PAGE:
In 1908, William Davis was put in charge of another new piece of equipment. Also purchased from the American LaFrance Company of Elmira, a Combination Metropolitan Steam Engine was bought for $4,500 to replace the aging Silsby unit that Davis had tugged for five years. A few pictures exists of Mr. Davis at the helm in the carriage seat of the new Steamer unit. The weight of the vehicle eventually led to the forced retirement of one of the horse corps because of disability. This occurred in December of 1909. The change called for a replacement horse in the Juniors’ stable. Unfortunately, the new animal led to the final appearance of William B. Davis’ name in the Frederick News—his obituary
1910 and the Ides of March came and went. However, should have been aware of Sunday, March 20th instead. A fire had broken out in the storeroom of Clinton Main of W. Patrick Street. This occurred around 3:30am with most of Frederick sleeping. William Davis got the horses hitched up to the steam engine and began to start the departure process from the fire house. Tragically, the rogue horse became excited due to a fire alarm, and Mr. Davis would not make it with his steam engine to N. Market Street, just a few yards out the garage door—although the horses and engine would. The grisly accident was shared in the pages of the Frederick News and the Baltimore Sun over the next few days.
Prompted by the death of William B. Davis, a meeting was held to make major decisions that would have long-term positive effects on the Junior Steam Fire Engine Company, No. 2. Among these was decision to end the era of using horses. They would be sold to a fire department in Washington, D. C. Ironically, one of the horses involved in Davis' demise was killed in an accident while on duty in the nations' capital. The Juniors voted to purchase a Christie tractor to attach to the front of the 1908 LaFrance steam fire engine. This vehicle pushed and pulled the steamer into and out of the engine bay of the company's headquarters. Also at this time, a decision to sell the original engine house was made, and the building of a new fire house commenced near the corner of 6th and Market streets.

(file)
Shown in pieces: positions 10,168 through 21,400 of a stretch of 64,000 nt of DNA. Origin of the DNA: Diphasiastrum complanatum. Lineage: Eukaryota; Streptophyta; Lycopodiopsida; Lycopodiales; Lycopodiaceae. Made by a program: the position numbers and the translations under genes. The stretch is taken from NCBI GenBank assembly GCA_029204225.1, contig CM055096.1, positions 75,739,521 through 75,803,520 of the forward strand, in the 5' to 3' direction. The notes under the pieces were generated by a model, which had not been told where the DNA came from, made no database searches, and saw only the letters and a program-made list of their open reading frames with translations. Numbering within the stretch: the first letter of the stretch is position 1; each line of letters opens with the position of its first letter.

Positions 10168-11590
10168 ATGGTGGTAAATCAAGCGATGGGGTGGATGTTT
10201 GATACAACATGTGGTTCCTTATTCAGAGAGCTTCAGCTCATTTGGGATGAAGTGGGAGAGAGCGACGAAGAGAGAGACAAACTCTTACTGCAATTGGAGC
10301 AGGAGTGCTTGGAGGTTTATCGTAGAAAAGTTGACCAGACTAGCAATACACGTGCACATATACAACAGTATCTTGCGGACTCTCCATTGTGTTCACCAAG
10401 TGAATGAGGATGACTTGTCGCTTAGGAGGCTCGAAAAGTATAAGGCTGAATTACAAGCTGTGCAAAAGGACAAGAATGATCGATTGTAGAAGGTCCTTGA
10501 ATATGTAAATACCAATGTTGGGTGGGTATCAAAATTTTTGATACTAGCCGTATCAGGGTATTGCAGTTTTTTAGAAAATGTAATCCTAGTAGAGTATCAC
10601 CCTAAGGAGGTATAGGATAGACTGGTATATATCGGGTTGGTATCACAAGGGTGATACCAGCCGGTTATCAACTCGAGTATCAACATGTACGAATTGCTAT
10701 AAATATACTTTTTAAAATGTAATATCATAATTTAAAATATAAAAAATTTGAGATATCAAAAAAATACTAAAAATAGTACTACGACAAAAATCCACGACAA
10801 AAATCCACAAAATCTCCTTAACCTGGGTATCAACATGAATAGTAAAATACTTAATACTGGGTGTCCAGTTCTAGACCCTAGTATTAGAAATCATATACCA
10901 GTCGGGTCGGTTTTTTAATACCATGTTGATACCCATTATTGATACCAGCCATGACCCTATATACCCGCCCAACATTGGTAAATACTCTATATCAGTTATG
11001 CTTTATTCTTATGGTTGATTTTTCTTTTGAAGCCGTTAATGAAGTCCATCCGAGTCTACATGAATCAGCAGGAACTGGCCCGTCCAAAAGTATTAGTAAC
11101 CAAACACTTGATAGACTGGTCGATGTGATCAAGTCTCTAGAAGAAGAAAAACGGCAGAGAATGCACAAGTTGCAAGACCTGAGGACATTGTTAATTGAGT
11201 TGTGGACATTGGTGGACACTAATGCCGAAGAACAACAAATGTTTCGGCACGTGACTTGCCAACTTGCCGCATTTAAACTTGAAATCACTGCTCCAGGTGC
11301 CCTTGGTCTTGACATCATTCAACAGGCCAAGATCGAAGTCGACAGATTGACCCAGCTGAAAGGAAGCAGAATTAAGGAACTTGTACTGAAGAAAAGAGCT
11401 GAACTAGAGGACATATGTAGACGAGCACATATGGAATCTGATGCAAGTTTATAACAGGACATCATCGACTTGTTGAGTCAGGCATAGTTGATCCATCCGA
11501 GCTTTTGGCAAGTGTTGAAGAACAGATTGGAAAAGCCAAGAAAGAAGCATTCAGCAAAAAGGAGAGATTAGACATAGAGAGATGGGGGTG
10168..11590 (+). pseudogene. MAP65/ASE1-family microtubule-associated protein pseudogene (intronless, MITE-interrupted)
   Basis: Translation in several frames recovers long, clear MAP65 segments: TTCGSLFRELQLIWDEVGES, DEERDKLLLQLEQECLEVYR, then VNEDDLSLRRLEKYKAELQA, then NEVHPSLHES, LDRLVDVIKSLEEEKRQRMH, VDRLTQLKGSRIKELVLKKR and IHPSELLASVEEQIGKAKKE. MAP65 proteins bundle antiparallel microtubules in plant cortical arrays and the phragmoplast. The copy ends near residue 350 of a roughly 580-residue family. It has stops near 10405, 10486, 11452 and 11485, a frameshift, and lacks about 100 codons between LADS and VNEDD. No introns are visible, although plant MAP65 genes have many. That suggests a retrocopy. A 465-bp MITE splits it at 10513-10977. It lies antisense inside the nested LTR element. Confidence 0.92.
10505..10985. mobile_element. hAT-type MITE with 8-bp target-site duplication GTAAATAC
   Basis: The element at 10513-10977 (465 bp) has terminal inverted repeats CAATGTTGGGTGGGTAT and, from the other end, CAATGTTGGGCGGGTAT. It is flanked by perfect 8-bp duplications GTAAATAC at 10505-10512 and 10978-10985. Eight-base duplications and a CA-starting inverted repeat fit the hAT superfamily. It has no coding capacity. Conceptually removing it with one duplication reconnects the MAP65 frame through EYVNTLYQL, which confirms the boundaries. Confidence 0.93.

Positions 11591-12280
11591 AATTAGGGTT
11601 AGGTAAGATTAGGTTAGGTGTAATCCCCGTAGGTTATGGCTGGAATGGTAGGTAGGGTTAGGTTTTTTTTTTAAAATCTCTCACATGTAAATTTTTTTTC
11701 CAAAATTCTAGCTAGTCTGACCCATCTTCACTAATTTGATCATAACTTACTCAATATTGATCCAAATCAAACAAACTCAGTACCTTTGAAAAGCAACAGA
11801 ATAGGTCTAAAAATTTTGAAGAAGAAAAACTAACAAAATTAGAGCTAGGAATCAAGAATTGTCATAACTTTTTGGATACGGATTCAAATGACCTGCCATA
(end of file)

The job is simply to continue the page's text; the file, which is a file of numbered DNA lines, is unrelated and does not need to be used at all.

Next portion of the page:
This new Juniors Company home opened in December 1913, and both fallen comrades, William Charlton and William B. Davis, were fondly remembered for their unselfish commitment to their duties, the Junior Company, and the Frederick, Maryland community. Their memory lives on here at Mount Olivet through respective grave monuments and the Frederick County Fallen Firefighter Memorial. Just this week, Mount Olivet played host to the funerals of two funerals for Frederick County fireman. I’d like to think that the spirits of the two Williams were amongst the throng saluting their departed brothers.
A few scenes from a modern day funeral at Mount Olivet of a Frederick County firefighter, more than a century after that of William B. Davis in 1910. This service took place on June 22, 2017 and honored Capt. Andrew "Andy" Pryce (1975-2017) formerly of the Walkersville Fire Company and Frederick County Fire/Rescue Services.
"Firemen are going to get killed. When they join the department they face that fact. When a man becomes a fireman his greatest act of bravery has been accomplished. What he does after that is all in the line of work. They were not thinking of getting killed when they went where death lurked. They went there to put the fire out, and got killed. Firefighters do not regard themselves as heroes because they do what the business requires."
—Chief Edward F. Croker (1863-1951), FDNY
In June 2000, a very special monument was erected in Mount Olivet Cemetery. It is located in front of the mausoleum complex to the rear of the historic burying ground. Known as the Fallen Firefighters Memorial of Frederick County, the polished collective of granite currently lists the names of 21 men and women who died in the line of duty. Two of the first three individuals listed on this monument served with the town’s second fire company, better known as the Junior Fire Company, No. 2.
The Junior Fire Company was organized in 1838, and incorporated in March of 1840 by an act of the General Assembly of Maryland. The “Juniors” trace their origin back to a chance meeting of three townspeople meeting at Dr. Alexander Mantz’s drugstore on the Square Corner (corner of Market and Patrick streets) and discussing the recent destruction of the home of Horatio Waters and others on S. Market Street by fire. These men came to the agreement that something needed to be done, and set about the movement to create another fire fighting entity in addition to the Independent Hose Company, officially organized in 1818 as the Frederick Hose Company.